Similar to other traditions of nature-based medicine, Ayurveda teaches that vital energy, referred to as prana, is the basis of all life and healing.
As prana circulates throughout the human body, it is governed by the five elements: earth, air, fire, water, and ether. These terms represent subtle qualities of prana energy and how it expresses itself in the body. Health is a state of balance and harmony among the five elements, and illness occurs when there is imbalance or lack of harmony among them.
The five elements combine with one another into pairs called doshas. There are three doshas: vata (ether and air), pitta (fire and water), and kapha (earth and water).
Certain doshas predominate in each person from conception to determine their personal energetic constitution – called their prakriti – that stays with the person for life. Each person’s prakriti has an identifiable pattern in which one or more doshas are dominant. Thus, there are seven prakritis possible: vata, pitta, or kapha; the combinations of vata-pitta, pitta-kapha, or vata-kapha; and the most complex, vata-pitta-kapha.
Illness or imbalance is referred to as the person’s vikriti. The vikriti is described in terms of how the doshas are out of balance in comparison to the prakriti.
Ayurveda gives the highest priority to prevention, health promotion, and enhancement. When illness is present, however, it offers a complete system for treatment. The overall goal is always to foster balance and harmony among the doshas, and to purify and harmonize the entire mind/body system.
Disease entities or pathogens (germs, viruses) are not the main focus of treatment. Rather it is the person’s level of balance and harmony between the doshas and elements and the consequent level of the body’s resistance to illness that is of concern.
The health practices of Ayurveda are selected according to the person’s prakriti and what energetic imbalances may be present. Foods, herbs, exercises, and other treatments are all chosen on the basis of their ability to regulate certain doshas.
Food and diet: The regulation of diet as a form of therapy is a central ideal; an individual’s mental and spiritual development as well as temperament can be influenced by the quality and quantity of food consumed. An important principle in Ayurveda is that “there is nothing in the world that is not a medicine or food.”
Foods and herbs are described in terms of their energetic qualities rather than the chemical properties of Western scientific understanding.
Food should be eaten according to one’s prakriti (constitution). Certain foods should not be combined, and certain foods should be eaten at different times of day.
Spices are used to aid digestion or counteract the energetic qualities of different foods.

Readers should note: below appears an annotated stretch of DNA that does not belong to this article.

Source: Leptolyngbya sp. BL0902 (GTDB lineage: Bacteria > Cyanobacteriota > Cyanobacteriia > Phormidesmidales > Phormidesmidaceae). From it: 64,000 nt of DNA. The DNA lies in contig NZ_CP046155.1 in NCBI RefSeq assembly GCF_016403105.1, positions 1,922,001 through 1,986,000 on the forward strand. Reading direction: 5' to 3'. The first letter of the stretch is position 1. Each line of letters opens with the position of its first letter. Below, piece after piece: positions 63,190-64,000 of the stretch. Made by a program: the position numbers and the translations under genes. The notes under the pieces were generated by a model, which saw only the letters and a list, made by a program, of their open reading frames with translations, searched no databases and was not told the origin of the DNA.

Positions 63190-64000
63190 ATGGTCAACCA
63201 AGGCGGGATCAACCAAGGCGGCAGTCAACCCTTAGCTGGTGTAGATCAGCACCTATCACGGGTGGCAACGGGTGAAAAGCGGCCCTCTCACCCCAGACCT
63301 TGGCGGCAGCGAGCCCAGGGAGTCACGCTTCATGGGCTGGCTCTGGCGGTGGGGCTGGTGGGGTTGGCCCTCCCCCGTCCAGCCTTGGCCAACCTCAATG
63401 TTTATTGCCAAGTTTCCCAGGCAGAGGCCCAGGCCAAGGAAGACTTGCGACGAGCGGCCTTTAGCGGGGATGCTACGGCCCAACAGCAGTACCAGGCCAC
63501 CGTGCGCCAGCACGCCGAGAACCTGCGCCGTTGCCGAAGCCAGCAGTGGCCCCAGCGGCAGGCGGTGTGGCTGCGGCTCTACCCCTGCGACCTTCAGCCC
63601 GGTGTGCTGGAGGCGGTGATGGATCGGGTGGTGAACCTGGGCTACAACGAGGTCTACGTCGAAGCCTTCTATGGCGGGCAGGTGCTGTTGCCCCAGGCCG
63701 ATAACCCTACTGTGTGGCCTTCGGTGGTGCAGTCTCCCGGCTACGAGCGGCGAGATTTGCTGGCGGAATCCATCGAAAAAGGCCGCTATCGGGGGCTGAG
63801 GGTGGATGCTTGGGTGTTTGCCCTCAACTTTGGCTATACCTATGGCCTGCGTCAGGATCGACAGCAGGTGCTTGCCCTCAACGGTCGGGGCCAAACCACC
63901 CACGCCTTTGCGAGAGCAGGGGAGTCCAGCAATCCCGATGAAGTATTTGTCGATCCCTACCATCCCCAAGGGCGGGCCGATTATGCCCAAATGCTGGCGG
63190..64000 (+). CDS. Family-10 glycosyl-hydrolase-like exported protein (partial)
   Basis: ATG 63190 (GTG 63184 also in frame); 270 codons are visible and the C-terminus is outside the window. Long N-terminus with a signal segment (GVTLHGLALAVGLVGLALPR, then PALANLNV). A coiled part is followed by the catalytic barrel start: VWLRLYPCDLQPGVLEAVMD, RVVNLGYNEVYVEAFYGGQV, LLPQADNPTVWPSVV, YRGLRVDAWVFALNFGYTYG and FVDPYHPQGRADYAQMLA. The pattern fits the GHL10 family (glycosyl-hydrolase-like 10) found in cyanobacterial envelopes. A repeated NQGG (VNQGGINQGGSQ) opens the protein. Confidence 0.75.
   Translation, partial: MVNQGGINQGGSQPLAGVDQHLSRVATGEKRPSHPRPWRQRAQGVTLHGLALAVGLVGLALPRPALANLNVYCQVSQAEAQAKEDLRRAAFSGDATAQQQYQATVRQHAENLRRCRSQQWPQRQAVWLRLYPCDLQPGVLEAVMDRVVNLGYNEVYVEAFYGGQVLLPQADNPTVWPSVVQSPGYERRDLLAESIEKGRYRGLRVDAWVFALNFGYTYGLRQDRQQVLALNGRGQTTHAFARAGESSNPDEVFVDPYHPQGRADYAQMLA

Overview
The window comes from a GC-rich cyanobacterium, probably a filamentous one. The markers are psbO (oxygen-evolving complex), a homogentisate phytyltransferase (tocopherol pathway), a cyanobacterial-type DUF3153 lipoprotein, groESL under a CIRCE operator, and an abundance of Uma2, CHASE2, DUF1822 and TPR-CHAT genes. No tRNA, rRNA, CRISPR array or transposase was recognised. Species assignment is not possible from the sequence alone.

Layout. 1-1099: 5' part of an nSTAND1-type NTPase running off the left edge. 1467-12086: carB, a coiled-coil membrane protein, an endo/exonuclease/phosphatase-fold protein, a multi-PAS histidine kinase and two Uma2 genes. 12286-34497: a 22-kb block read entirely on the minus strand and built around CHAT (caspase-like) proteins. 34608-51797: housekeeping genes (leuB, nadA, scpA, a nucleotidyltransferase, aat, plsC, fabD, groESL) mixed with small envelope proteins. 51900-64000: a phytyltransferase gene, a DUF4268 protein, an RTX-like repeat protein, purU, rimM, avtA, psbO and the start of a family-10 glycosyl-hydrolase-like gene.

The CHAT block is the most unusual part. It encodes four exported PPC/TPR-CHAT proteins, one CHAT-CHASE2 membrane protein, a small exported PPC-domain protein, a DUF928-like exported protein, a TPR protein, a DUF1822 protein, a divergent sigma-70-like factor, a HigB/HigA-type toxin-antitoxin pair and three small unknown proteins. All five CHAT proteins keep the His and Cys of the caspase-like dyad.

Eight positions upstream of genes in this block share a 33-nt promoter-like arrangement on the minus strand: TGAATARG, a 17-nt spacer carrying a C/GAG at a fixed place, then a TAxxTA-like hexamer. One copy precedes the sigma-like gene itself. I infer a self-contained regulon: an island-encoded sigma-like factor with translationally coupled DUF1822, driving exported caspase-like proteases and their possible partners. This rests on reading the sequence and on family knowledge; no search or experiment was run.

Chronobiology: Ayurveda holds that each 24-hour cycle is divided into four-hour segments that are governed by the doshas. From 10-2 (both a.m. and p.m.) is a pitta period, from 2-6 is a vata period, and from 6-10 is a kapha period. These time periods are believed to correspond with nature, and they dictate optimal times for certain activities or bodily functions such as exercise, work, rest, digestion, fasting, or healing. Practitioners guide patients to plan their activities to be in harmony with these natural principles of timing. For example, the mid-day pitta period is the time of strongest digestive function and should be the time of the largest meal; food should not be consumed during the night pitta period as this is a time of restoration and healing of vital organs.
Diagnosis: In an Ayurvedic theory, “diagnosis” means determining one’s prakriti and what imbalances are present (vakriti), not by labeling specific diseases with Western terms. Ayurvedic theory calls for diagnosis using a variety of sources of information. A practitioner usually conducts an extensive individual interview for taking a health history, which may include written questionnaires. This information is followed by pulse diagnosis (palpating the wrist to determine subtle qualities of the pulse). Practitioners may also evaluate the appearance of the tongue, face, lips, nails, and eyes for diagnostic information. Some use laboratory tests of blood, urine, and stools to assist with diagnosis.
Treatment: Treatment theory focuses on a comprehensive treatment plan (rasayana) that may combine dietary changes, herbs, meditation, breathing exercises (pranayama), Ayurvedic massage (abhyanga), yoga postures (asanas), detoxification and rejuvenation programs (panchakarma), and lifestyle changes. Thus, the bulk of the responsibility for treatment rests with the patient through integrating the recommendations into their daily lifestyle.
Most practitioners do not perform actual treatments or healing in the office, although some massage therapists will perform Ayurvedic massage.
Typically, the first consultation is the longest, lasting from 45-90 minutes. Follow-up consultations may be spaced several weeks or even months apart to monitor progress. These will usually be brief office visits involving diagnostic review and a fine-tuning of the treatment regimen.
Research support: Ayurveda is predominantly a “person-specific” approach. This means that two individuals with the same symptoms might be treated very differently in terms of herbal remedies, lifestyle changes, yoga postures, diet, or other factors. Such individualization makes it difficult to design Western-style clinical trials of Ayurveda treatment regimes. Nonetheless, several specific herbal formulations have been studied in Western-style clinical trials. Recent research in Ayurvedic genomics is examining if there is a link between a person’s genetic composition and their response to Ayurvedic treatments.